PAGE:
OCZ Vertex 3 120GB SSD
The Vertex 3 series comes in a jet black jacket in two models: Vertex 3 and Vertex 3 Max IOP Edition (which we don't have this round). Both offer 550MB/s read and 500MB/s write sequential transfer performance. While both are the same in that respect, it's the 4K Random read and write performance that differs. The Vertex 3 provides 4K random read of 115MB/s and 150MB/s write. The Vertex 3 MAX IOP model offers 185MB/s 4K random read and write. That is why the Vertex 3 costs $219.99 and MAX IOP costs $289.99 from the usual online stores.
Included in our Vertex 3 retail box is a sponge like insert which contains your SSD, black adapter tray, screws, OCZ sticker for bragging rights and product paper work. Software updates are provided by OCZ online tech support if needed along with links on the product pages. Let's put all these SSDs to work on the bench.
Test System Setup
There are several ways to interface with a SATA3 SSD. We'll be using the two most optimum SATA3 configurations for our tests: motherboard native chipset (X58) and an add-on LSI SAS9211 "Spitfire" 4-port SATA3/SAS HBA (controller) card provided by Puget Systems. This is one of the better high performance RAID HBAs often used by pro users and will eliminate any bottlenecks presented by an onboard solution.
- Processor: Intel Core i7-2600K
- SATA3 Source 1: GIGABYTE GA-Z68XP-UD5 (F3 BIOS)
- SATA3 Source 2: GIGABYTE X58A-OC (F3 BIOS)
- SATA3 Source 3: LSI SAS9211 Spitfire HBA
- Memory: Kingston HyperX Genesis 2133MHz 4GB DDR3
- Graphics: MSI Geforce GTX 560 Ti
- OS HDD: Seagate 500GB SATAII Barracuda
- Test SSD 1: Patriot Pyro 60GB
- Test SSD 2: Patriot Pyro 120GB
- Test SSD3: Patriot Wildfire 120GB
- Test SSD4: Kingston HyperX 120GB
- Test SSD5: OCZ Vertex 3 120GB
- Test SSD6: Corsair Force3 120GB
- Test SSD7: Corsair Force GT 120GB
- Test SSD8: Patriot Inferno 120GB (SATA2 Comparison)
- SATA3 Test 1: Z68 Native Chipset
- SATA3 Test 2: LSI SAS9211 Spitfire PCIE
- Power Supply: Antec CP-850
- OS: Windows 7 Pro 64-bit
Marvell SATA3 testing was performed, but not included in the scores simply because it can't produce bandwidth like the native Z68 SATA3 ports much less the LSI add on card. However, the SSDs didn't have any real issues with the Marvell. Again, the LSI card eliminated any problems related to different controllers on different boards.
All the SSDs were updated to latest available firmwares, but updating an SSD involves some slight risk making it prudent to back up your data. Once you update they can never be rolled back to the previous firmware.
Installation Issues and Fixes Examined
Doing some online research has turned up users reporting issues like stuttering, freezing, dropping and BSODs. Some aspiring minds suggest the SF-2200 series controller is the culprit while others suggest that Intel chipsets may not have enough resources to accommodate all the bandwidth. With that in mind here are some issues I experienced and some suggestions to fixing yours. Keep in mind that all these issues were encountered using the native SATA3 ports. No problems occurred using Marvell controllers or the LSI card.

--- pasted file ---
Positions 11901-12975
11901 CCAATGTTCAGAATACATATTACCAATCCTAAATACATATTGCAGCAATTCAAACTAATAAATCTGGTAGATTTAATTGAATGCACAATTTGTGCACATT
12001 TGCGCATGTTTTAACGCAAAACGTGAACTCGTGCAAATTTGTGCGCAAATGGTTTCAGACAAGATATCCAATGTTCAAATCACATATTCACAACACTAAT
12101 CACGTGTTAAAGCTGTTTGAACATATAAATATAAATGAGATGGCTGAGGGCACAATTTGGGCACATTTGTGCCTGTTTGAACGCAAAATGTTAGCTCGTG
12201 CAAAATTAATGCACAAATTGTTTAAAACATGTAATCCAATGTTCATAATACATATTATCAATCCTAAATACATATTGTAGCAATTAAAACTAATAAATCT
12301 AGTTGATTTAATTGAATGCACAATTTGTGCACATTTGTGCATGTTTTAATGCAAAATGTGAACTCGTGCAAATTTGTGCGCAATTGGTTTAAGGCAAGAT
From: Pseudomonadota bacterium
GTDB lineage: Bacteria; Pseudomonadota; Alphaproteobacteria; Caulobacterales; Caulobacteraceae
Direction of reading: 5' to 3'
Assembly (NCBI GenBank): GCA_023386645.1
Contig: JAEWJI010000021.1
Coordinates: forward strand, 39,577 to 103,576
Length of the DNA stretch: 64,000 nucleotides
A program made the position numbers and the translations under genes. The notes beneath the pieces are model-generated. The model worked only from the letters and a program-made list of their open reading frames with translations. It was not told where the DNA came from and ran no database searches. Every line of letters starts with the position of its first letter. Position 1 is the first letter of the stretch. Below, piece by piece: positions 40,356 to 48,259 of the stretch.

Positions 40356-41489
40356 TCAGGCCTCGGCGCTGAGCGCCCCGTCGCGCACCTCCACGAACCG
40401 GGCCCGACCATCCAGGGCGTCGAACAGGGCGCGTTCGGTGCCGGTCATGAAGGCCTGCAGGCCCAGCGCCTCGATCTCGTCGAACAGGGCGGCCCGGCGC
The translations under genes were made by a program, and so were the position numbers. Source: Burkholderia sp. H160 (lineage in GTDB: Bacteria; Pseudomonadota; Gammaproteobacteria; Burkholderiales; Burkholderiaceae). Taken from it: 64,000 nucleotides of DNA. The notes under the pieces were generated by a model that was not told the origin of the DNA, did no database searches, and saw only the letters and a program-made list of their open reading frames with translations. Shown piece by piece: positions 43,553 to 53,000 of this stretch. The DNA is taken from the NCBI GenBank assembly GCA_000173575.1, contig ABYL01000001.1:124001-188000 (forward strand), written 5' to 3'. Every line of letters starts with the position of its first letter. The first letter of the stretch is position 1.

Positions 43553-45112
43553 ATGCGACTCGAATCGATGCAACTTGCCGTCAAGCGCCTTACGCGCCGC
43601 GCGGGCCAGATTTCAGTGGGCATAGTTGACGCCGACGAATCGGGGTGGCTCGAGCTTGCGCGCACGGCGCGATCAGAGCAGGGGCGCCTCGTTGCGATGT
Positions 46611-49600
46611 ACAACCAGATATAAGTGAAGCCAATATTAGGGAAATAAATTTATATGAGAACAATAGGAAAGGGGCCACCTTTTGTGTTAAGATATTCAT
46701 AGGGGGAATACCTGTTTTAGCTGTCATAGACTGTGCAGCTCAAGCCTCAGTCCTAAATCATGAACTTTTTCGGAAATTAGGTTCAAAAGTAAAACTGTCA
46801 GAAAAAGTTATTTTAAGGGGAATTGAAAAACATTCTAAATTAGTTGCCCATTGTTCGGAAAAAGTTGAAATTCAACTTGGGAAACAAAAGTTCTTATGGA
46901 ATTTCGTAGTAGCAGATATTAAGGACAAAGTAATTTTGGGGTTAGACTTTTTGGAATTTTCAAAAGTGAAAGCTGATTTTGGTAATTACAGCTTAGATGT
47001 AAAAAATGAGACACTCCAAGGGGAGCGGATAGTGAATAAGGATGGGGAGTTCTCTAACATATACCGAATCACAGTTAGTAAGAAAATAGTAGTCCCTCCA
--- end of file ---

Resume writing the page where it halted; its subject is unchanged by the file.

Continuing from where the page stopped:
Just the Corsair SSDs encountered some IO errors at first but after updating to 1.3 firmware and swapping the cable, the issues were gone. After that, the Force GT disappeared and Pyro scored one IO error, but neither could be reproduced throughout retests. The Vertex 3 couldn't communicate with the LSI card properly once in Windows on the Z68 system without firmware updates all around. Once updated, it was a non-issue. However, it worked perfectly on the X58 from the start.
Sloppy or insecure SATA cables can definitely affect performance. I was able to create random issues using a couple random SATA cables which included slow performance, errors and connection problems. The Corsairs were especially susceptible to questionable cables. If your native storage and system expansion ports are pretty packed and you continue to have problems, I suggest moving some things back up and putting ROM drives on your Marvell ports. You really won't notice the difference between the ports for your optical drives.
Benchmark Suite and Notes
To better show the data transfer performance built in to each SSD, we'll be using a combination of CrystalDiskMark which gives us some real world read/write transfer rates, Argus Monitor that offers a very detailed realistic storage benchmark analysis, ATTO which will give us the IO performance and QuickBench which provides data block performance readily supported by OSX, Linux and Windows. All benchmarks were performed with the system in AHCI mode.
For users not aware, IDE mode is hardly the optimal mode for getting the best performance from any SSD. Make sure it's running in AHCI for best performance and for updating the firmware. Keep this in mind if you reset or update your motherboard BIOS later on as it will effect system performance.